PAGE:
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Dates and Fees

SHO fee for the selected program you wish to partake in is a nearly all-inclusive fee, and really does cover all of the essentials of the student´s study abroad experience.

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Study Semesters

SHO provides multiple options for students to participate in four different periods of time according to their needs or time limitations.

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Transfer Credit

Charles University in Prague uses the European Credit Transfer and Accumulation System (ECTS). All course subjects must be approved by your home institution for departmental credit.

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Outdoor Sports

Course name: Outdoor Sports in health related programs
Course number: PSPP703
Language of instruction: English
Credits: 3 ECTS
Contact Hours: 22
Term: Fall 2015, Spring 2016
Course meeting times: Will be updated
Course meeting place: Will be updated

Professor:Assist. Prof. Jiří Baláš, Ph.D.

Contact Information: balas@ftvs.cuni.cz
Office address: D127
Office hours: Will be updated

Course Description

In this theoretical-practical course, students will learn how to use outdoor sports in health-related programs. In the practical part, they will experience activities such as Nordic walking, slackline, climbing or parkour. Each session will represent an example of a typical program to develop physical fitness components – strength, aerobic fitness, balance or flexibility. In the theoretical part, they will learn about the use of the outdoor environment or outdoor activities for developing physical fitness in different populations.

Learning Objectives

Students will:
– Learn how to use outdoor sports in health-related programs.
– Acquire basic knowledge about fitness assessment in the field.
– Acquire basic knowledge about fitness assessment in the field.

Course Prerequisites
None.

Methods of Instruction
Theoretical part – Power Point presentations, class debates.
Practical part – field trips with invited experts in selected outdoor sports, practical assessment of exercise intensity and physical fitness in field settings. Demonstration of typical outdoor activities to develop physical fitness.

Assessment and Final Grade

1. Assessment Type 1: Practical test 25%

2. Assessment Type 2: Theoretical test 25%

3. Assessment Type 3: Homework – reading of proposed literature 25%

4. Assessment Type 4: Participation in sessions 25%

Marking scheme assessment PG 1-4 (1 = excellent; 4 = fail)

Course Requirements

Practical test

Students must show practical knowledge in prescribing selected outdoor activity. Theoretical background and practical leading of the demonstration will be assessed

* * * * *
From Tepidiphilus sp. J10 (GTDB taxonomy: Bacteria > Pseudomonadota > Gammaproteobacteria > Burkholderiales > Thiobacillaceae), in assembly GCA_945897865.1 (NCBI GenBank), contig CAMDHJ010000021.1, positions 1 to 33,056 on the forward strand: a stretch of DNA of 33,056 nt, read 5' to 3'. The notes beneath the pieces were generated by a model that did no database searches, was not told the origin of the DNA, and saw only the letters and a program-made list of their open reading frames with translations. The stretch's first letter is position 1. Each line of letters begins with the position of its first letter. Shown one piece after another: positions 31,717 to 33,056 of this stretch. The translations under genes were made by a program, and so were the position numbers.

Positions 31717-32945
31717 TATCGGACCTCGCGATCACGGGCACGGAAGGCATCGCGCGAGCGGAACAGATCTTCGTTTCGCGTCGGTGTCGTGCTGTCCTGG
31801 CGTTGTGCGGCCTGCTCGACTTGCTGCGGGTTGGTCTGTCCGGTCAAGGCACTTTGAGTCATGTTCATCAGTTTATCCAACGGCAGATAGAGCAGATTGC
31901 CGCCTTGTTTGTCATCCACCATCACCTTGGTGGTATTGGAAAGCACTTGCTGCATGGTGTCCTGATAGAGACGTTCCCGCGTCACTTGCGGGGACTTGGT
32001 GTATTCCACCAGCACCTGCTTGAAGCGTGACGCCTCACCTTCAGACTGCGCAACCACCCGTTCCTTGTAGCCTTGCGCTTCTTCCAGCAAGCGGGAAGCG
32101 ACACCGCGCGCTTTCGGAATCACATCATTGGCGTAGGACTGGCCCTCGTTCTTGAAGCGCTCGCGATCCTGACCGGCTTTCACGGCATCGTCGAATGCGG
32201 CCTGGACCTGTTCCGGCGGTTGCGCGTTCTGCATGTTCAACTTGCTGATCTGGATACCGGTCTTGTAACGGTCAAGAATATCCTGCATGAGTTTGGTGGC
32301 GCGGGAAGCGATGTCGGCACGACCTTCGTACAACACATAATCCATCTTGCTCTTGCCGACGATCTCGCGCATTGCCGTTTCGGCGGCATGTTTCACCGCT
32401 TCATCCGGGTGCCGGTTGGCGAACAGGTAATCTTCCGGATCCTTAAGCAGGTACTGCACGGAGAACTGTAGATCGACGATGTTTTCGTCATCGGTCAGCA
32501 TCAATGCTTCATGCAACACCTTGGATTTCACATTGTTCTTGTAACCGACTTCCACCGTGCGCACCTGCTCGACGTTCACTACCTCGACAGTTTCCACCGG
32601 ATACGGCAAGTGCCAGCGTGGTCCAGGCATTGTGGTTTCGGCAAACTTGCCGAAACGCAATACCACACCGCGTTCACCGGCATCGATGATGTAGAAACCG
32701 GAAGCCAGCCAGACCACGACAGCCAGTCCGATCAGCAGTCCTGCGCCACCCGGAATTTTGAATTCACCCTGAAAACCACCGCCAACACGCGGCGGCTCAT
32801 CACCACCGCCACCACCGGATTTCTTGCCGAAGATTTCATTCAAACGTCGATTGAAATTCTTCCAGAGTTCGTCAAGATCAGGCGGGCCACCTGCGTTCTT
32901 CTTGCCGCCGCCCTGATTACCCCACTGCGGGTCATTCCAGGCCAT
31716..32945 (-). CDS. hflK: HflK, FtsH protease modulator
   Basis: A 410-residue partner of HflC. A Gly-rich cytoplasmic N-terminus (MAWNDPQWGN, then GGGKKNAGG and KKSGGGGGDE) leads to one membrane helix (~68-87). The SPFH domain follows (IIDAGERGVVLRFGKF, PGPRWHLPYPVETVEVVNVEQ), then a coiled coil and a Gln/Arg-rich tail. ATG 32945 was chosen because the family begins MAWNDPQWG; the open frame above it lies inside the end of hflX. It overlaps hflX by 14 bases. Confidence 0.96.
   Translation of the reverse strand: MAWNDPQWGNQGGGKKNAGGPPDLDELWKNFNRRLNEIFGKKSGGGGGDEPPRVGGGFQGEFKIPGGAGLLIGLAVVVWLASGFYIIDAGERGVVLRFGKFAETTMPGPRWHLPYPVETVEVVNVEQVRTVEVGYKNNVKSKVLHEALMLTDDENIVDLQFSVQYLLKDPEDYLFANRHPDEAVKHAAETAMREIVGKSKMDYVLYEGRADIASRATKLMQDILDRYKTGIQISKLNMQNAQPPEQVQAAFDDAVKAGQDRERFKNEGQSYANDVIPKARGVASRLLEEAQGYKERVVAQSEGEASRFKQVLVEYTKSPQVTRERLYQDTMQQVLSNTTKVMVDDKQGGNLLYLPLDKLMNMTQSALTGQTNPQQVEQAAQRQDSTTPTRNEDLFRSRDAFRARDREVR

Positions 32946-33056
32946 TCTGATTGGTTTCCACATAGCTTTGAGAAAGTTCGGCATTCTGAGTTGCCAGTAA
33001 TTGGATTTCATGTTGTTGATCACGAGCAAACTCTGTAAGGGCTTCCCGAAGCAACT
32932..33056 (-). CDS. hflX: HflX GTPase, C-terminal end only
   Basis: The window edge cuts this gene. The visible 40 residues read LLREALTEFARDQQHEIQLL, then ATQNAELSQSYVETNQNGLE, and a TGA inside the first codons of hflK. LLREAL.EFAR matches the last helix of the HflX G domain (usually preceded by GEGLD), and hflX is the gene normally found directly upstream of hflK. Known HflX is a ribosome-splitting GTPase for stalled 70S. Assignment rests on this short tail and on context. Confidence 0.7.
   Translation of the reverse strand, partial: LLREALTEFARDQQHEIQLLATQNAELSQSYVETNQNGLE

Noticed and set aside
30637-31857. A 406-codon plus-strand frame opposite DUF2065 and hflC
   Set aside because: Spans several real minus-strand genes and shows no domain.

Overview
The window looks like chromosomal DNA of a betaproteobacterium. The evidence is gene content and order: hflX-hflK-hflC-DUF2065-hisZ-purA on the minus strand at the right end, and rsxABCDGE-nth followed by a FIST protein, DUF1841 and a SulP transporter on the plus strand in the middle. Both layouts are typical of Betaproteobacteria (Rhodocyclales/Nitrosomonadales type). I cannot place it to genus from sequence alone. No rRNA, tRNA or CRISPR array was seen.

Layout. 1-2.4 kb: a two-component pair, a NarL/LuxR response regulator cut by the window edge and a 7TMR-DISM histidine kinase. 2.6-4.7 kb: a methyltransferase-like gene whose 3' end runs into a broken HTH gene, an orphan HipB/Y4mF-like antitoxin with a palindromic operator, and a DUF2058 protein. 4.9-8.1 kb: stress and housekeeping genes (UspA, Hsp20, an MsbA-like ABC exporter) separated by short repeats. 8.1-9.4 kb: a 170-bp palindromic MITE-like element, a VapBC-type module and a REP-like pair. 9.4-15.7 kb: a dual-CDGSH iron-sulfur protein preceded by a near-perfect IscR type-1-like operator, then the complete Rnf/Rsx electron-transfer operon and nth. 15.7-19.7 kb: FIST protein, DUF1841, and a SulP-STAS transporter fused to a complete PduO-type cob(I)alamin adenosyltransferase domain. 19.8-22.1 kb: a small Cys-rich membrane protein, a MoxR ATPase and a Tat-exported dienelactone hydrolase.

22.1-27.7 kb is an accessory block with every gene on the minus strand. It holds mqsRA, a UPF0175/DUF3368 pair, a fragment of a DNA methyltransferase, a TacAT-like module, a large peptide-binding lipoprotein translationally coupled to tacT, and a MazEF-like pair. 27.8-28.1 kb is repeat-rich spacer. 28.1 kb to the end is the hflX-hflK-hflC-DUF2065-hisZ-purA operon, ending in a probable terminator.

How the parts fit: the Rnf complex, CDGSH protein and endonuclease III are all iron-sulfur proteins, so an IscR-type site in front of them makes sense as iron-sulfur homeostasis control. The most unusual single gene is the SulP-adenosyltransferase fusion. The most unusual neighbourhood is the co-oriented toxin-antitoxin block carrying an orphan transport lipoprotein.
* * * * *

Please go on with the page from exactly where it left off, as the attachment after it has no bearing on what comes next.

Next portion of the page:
Theoretical test

The theoretical test assesses the student’s knowledge of physical activity assessment and prescription. The minimal level of success is 50% of correct answers.

Homework – reading of proposed literature

Reading recommended texts before the sessions, preparing for discussions of the suggested themes.

Participation in sessions

Students are expected to adopt an active approach during the sessions, to engage in groupwork, and be willing to interact effectively.

Attendance
Attendance is mandatory.

Weekly Schedule

Week 1

Session 1: Orientation Week
Introduction to class

Session 2: Physical fitness, physical activity and health – the role of the natural environment
General concept of physical fitness and its relationship to health.
Fitness assessment vs. physical activity assessment.
Guidelines for populations.
The role of the natural environment.
Reading:

Garber, C. E., Blissmer, B., Deschenes, M. R., Franklin, B. A., Lamonte, M. J., Lee, I. M., et al. (2011). Quantity and Quality of Exercise for Developing and Maintaining Cardiorespiratory, Musculoskeletal, and Neuromotor Fitness in Apparently Healthy Adults: Guidance for Prescribing Exercise. Medicine and Science in Sports and Exercise, 43(7), 1334-1359.

Week 2

Session 3: Assessment of aerobic fitness and body composition
Basic principles of assessing aerobic fitness and body composition. Designing cardiorespiratory exercise programs. Designing weight management and body composition programs.
Reading:

Heyward, V. H. and Gibson, A. L. (2014). Advanced fitness assessment and exercise prescription (7th ed.). Champaign, Il: Human Kinetics. Chapter on Assessing cardiorspiratory fitness.

Session 4: Assessment of strength, flexibility and balance
Basic principles of assessing muscular strength. Designing resistance training programs.
Reading:

Heyward, V. H. and Gibson, A. L. (2014). Advanced fitness assessment and exercise prescription (7th ed.). Champaign, Il: Human Kinetics. Chapter on Assessing muscular fitness and flexibility

Week 3

Session 5: Climbing in fitness programs for adults and children
Practical application of climbing in functional strength programs. Different approaches for children and adults.
Reading:
Baláš, J., Strejcová, B., Malý, T., Malá, L. and Martin, A. J. (2009). Changes in upper body strength and body composition after 8 weeks indoor climbing in youth. Isokinetics and Exercise Science, 17(3), 173-179.
Muehlbauer, T., Granacher, U., Jockel, B. and Kittel, R. (2013). Muscle Activation during Therapeutic Climbing Exercises. Sportverletzung-Sportschaden, 27(3), 162-168.

Session 6: Nordic Walking in low and high fitness participants
Practical application of NW. Assessment of cardiovascular intensity of exercise. Different approaches for low fitness and high fitness subjects.
Reading:
Figard-Fabre, H., Fabre, N., Leonardi, A. and Schena, F. (2009). Physiological and perceptual responses to Nordic walking in obese middle-aged women in comparison with the normal walk. European Journal of Applied Physiology, 108(6), 1141-1151.